“We are ready to go, depending on where the hotspots are with COVID-19 and what each individual hospital needs, but they all have an individual plan in place right now to expand their capacity.”

There’s a ‘war being fought,’ emergency doctor warns

But some frontline workers say there’s not much more room to expand past their current capacity. 

Dr. Brett Belchetz, a Toronto emergency room physician, said although their hospital isn’t yet overrun, they’re not far from their limit. 

“If volumes are going to go up tremendously … we certainly will very quickly be in a situation where we will not have the equipment or the space or the supplies to care for those people,” Belchetz said in an interview with CBC Toronto.  

Although he said fewer COVID-19 patients are arriving at his emergency room, most of the people who are coming in are quite sick. 

Dr. Brett Belchetz says it’s been a ‘crazy few weeks’ in his hospital’s emergency room. (CBC)

And what people need to understand, Betchez said, is that “there is a war being fought out there.” 

If the province’s COVID-19 restrictions are unsuccessful, he said there won’t be enough ventilators to help all patients who are critically ill.

“The only way that we can stop that from happening is to prolong the outbreak to make sure we don’t have all those cases at the same time,” Beltchetz said.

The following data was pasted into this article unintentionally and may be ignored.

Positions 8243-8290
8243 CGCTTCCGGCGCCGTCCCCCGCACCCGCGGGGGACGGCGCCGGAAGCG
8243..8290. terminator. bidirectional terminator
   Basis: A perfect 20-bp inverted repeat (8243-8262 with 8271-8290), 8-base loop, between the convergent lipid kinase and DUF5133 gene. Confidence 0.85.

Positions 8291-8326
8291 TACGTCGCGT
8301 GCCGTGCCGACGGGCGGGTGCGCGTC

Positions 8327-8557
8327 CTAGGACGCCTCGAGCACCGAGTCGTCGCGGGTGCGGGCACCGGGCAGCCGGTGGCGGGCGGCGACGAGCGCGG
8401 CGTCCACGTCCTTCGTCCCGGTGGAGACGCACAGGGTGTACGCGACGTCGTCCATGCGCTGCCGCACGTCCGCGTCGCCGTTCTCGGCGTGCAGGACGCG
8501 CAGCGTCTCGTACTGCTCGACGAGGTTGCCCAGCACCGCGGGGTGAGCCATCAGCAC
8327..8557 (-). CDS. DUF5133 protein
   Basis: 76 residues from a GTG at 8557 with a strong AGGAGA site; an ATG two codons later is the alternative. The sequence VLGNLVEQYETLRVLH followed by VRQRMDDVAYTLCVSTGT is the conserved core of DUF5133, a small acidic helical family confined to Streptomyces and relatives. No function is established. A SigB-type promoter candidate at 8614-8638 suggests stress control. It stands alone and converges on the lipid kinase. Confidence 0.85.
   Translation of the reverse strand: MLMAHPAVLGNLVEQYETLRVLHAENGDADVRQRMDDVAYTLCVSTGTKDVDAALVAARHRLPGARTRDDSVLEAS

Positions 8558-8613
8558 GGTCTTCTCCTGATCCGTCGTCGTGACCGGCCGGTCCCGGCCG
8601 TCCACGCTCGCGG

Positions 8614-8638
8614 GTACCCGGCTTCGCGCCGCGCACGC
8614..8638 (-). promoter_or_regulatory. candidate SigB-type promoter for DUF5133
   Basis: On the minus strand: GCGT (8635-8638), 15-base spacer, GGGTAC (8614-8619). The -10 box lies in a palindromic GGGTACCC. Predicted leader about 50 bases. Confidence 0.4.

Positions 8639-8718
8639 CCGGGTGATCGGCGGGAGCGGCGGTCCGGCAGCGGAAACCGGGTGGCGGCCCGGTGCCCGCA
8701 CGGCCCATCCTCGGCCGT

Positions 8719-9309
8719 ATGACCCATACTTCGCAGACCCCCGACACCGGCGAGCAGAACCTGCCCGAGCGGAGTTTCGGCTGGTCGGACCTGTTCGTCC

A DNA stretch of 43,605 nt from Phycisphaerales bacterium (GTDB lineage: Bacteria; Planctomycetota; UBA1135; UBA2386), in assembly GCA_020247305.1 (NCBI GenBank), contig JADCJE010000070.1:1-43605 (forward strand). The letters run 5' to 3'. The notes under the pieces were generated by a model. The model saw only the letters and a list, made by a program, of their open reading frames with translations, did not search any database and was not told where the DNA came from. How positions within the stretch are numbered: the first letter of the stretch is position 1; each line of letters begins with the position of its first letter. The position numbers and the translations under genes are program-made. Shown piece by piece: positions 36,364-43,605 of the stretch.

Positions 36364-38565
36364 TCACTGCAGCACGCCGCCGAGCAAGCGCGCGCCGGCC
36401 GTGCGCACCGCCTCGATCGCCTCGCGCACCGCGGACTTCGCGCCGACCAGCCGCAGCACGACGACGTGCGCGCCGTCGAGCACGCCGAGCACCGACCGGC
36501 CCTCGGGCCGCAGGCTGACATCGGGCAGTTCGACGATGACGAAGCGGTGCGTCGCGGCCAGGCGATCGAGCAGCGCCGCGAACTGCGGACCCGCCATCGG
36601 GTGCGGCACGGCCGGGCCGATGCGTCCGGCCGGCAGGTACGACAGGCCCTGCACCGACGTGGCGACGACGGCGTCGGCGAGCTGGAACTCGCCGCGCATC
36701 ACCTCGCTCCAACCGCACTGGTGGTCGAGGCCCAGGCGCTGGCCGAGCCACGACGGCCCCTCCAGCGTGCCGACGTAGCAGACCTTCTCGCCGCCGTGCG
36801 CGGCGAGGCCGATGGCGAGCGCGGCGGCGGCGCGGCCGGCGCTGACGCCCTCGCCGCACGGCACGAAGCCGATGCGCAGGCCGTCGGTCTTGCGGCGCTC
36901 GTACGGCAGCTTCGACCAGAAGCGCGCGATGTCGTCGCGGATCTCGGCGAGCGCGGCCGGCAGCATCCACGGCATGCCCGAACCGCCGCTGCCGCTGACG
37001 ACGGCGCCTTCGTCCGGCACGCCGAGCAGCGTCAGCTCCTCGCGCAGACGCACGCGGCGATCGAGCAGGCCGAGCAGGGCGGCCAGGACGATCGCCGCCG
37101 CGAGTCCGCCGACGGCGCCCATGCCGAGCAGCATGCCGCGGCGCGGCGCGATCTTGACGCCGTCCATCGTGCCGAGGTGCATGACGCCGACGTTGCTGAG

“We cannot let our guard down.”

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Google Mobility Reports a slippery slope: cyber security expert – Global News

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In an effort to assist governments with ensuring residents are remaining in their homes during the COVID-19 outbreak Google has provided Mobility Reports which depict growing and shrinking trends in a number of activities.

In both Nova Scotia and New Brunswick the sections outlining retail and recreation, grocery and pharmacy, transit use and attending the workplace all declined significantly.

READ MORE: Nova Scotia surpasses 200 COVID-19 cases

However, two other sections actually saw increases: residential, which refers to time spent at home, climbed by eight percent in New Brunswick and five in Nova Scotia. But the other – parks – rose dramatically by 101 per cent and 95, respectively.

For Nova Scotia Premier Stephen McNeil, the last section continues to be a source of frustration while a state of emergency continues in the province.

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“At a glance, Nova Scotia is not doing well when it comes to staying away from our parks and beaches,” he said Friday before the conclusion of the day’s COVID-19 update with Dr. Robert Strang, the province’s chief medical officer of health.